Sue Keil, Research Officer at RNIB, summarises key findings from the Department for Education’s statistics on pupils with vision impairment.
The Department for Education (DfE) website contains a wide range of statistics on pupils and schools in England, including on pupils with special education needs (SEN). They cover topics such as the number of pupils with different types of SEN, type of school attended, whether they have an education, health and care plan (EHCP) or are on SEN Support, and their educational attainment in comparison with other groups of the same age.
I have taken the information from several of the most recent tables that were published in 2016 and 2017, and produced three briefings which contain details about pupils with vision impairment (VI). Below is a summary of the key findings from each.
While most of the information given applies only to pupils whose primary SEN is VI, some of the population statistics also include details about pupils whose secondary SEN is VI. Therefore services should be warned that if they want to use the published statistics to benchmark their own data on pupils with VI, they should be very careful, particularly when using the data that only applies to pupils whose primary SEN is VI because it under-represents both the number of pupils with VI and the proportion with additional SEN.
More than 16,500 pupils with an EHCP or on ‘SEN support’ were recorded as having VI as their primary or secondary SEN. 11,592 pupils had VI as their primary SEN and 5,109 had VI as their secondary SEN. The number of pupils recorded by DfE as having VI as their primary or secondary SEN was almost 10,000 fewer than the number identified through RNIB’s research in 2015. This is because their VI may not be recorded as their primary or secondary SEN, for example if the child has multiple SEN types, or where VI is the secondary SEN but this has not been recorded.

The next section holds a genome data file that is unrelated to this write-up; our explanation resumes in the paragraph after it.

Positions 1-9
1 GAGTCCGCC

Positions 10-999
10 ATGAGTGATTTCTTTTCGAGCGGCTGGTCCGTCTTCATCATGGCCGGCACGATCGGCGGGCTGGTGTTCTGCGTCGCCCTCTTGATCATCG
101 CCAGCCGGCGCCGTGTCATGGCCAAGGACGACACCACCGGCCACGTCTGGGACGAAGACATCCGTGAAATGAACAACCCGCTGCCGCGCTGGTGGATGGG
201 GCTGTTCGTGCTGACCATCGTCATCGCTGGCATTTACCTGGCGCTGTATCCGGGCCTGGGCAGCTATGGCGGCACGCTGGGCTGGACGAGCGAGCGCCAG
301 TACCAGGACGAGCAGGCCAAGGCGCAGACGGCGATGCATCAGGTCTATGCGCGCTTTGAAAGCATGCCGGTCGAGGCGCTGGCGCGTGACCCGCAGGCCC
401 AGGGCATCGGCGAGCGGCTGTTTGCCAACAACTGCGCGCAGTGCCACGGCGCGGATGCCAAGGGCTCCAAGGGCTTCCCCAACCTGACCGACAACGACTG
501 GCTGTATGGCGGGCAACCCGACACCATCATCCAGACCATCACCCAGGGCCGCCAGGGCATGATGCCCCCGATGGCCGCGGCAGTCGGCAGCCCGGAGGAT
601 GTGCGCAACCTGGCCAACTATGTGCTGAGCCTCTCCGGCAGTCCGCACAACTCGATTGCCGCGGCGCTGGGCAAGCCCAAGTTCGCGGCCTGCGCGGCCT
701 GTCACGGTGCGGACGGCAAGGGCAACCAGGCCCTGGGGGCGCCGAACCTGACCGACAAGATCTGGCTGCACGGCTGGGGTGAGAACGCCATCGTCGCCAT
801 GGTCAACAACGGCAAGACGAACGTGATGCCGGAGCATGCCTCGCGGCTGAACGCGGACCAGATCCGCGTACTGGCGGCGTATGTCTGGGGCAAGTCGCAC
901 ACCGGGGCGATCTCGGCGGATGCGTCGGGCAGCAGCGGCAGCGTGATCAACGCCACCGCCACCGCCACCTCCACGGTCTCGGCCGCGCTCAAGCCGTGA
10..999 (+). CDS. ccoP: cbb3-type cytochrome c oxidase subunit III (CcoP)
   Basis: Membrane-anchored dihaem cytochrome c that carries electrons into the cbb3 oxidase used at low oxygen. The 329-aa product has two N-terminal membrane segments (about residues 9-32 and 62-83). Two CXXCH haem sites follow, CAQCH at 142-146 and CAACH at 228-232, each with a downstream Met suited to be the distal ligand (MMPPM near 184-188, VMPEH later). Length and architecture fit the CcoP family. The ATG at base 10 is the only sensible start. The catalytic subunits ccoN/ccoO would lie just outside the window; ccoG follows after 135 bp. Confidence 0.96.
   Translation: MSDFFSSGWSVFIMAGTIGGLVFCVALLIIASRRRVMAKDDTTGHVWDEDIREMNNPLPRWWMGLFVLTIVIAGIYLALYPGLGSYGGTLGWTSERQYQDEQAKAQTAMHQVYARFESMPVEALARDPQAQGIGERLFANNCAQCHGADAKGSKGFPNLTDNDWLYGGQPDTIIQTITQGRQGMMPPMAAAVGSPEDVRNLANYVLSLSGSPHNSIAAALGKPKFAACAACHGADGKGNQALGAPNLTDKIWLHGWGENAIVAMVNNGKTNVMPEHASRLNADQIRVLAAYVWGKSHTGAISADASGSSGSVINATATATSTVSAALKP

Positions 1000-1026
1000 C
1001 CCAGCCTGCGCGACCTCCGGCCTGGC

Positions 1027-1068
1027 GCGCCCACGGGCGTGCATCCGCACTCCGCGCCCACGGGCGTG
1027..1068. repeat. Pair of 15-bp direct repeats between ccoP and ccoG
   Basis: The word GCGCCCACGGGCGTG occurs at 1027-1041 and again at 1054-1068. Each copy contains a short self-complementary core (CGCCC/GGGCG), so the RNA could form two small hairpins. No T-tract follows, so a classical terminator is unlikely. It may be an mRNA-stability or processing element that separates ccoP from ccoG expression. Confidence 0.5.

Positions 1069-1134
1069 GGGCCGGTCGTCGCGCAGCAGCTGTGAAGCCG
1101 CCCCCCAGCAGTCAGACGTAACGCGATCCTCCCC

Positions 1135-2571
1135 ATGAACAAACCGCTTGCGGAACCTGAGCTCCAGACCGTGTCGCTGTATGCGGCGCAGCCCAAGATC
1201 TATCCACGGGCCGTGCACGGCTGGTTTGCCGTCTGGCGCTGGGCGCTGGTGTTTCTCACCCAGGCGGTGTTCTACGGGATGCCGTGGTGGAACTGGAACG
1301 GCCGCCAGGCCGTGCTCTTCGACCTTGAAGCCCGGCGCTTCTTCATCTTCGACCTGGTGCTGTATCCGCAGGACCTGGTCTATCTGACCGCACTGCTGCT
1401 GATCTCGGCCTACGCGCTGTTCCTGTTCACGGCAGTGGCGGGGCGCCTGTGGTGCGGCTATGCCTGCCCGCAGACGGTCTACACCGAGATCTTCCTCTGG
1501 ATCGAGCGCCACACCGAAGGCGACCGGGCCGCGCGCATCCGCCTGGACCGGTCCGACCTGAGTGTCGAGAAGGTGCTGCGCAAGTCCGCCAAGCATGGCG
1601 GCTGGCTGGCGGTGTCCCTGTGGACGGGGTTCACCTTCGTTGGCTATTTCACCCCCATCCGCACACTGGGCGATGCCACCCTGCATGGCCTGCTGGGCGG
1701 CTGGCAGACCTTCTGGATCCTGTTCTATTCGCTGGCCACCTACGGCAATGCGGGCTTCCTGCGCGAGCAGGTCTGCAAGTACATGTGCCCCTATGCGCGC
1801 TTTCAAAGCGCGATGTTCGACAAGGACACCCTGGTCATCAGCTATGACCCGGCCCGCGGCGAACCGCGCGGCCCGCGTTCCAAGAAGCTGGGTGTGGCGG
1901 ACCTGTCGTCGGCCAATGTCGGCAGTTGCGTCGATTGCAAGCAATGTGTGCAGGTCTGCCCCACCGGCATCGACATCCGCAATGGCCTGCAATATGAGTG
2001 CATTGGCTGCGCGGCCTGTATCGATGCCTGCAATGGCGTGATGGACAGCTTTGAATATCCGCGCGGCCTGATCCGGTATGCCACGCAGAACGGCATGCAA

Fifty per cent of pupils with VI had an additional SEN. The majority (72 per cent) of pupils with VI as their primary SEN had no additional SEN recorded.
The majority of pupils with VI were on ‘SEN support’ rather than having an EHCP or statement of SEN. Most pupils who had an EHCP/statement had another SEN in addition to their VI.
2.Attainment of early years and primary school aged children with VI as their primary SEN
While pupils with VI as their primary SEN were for most early years and primary age phases and subjects the highest attaining of the SEN groups, there was still a gap of between 16 and 28 per cent between VI pupils and all pupils undergoing the same assessment.
Of the 563 pupils with VI as their primary SEN who were assessed for the Early Years Foundation Stage in 2016, 44 per cent were assessed as having reached a ‘good level of development’ compared to 69 per cent of all children. Of the 749 pupils with VI as their primary SEN who were eligible for assessment for the Year 1 phonics decoding, 59 per cent were assessed as having met the expected level, compared to 81 per cent of all children.
Of the 878 pupils with VI as their primary SEN who were assessed at Key Stage 2, 34 per cent reached the expected standard in reading, writing and maths (combined) and 2 per cent reached a higher standard, compared with 53 per cent of all pupils who reached the expected standard and 5 per cent who reached a higher standard.
3.Attainment at Key Stage 4 (GCSE level) of young people with VI as their primary SEN
Pupils with VI as their primary SEN were the highest attaining of all the SEN groups at GCSE but there was still a gap between VI pupils and all Key Stage 4 pupils.
Just under 1,000 pupils with VI as their primary SEN were entered for GCSE examinations in 2016. Of these, 43.1 per cent achieved five or more A* to C grades or equivalent including English and Maths, compared with 57.4 per cent of all pupils.
Over 28 per cent of pupils with VI were entered for all five components of the English Baccalaureate (which is GCSE in English, maths, science, a foreign language, and history or geography), compared with 39.7 per cent of all pupils who were entered. 16.1 per cent of pupils with VI achieved a grade C or above in all five components of the English Baccalaureate compared with 24.7 per cent of all pupils.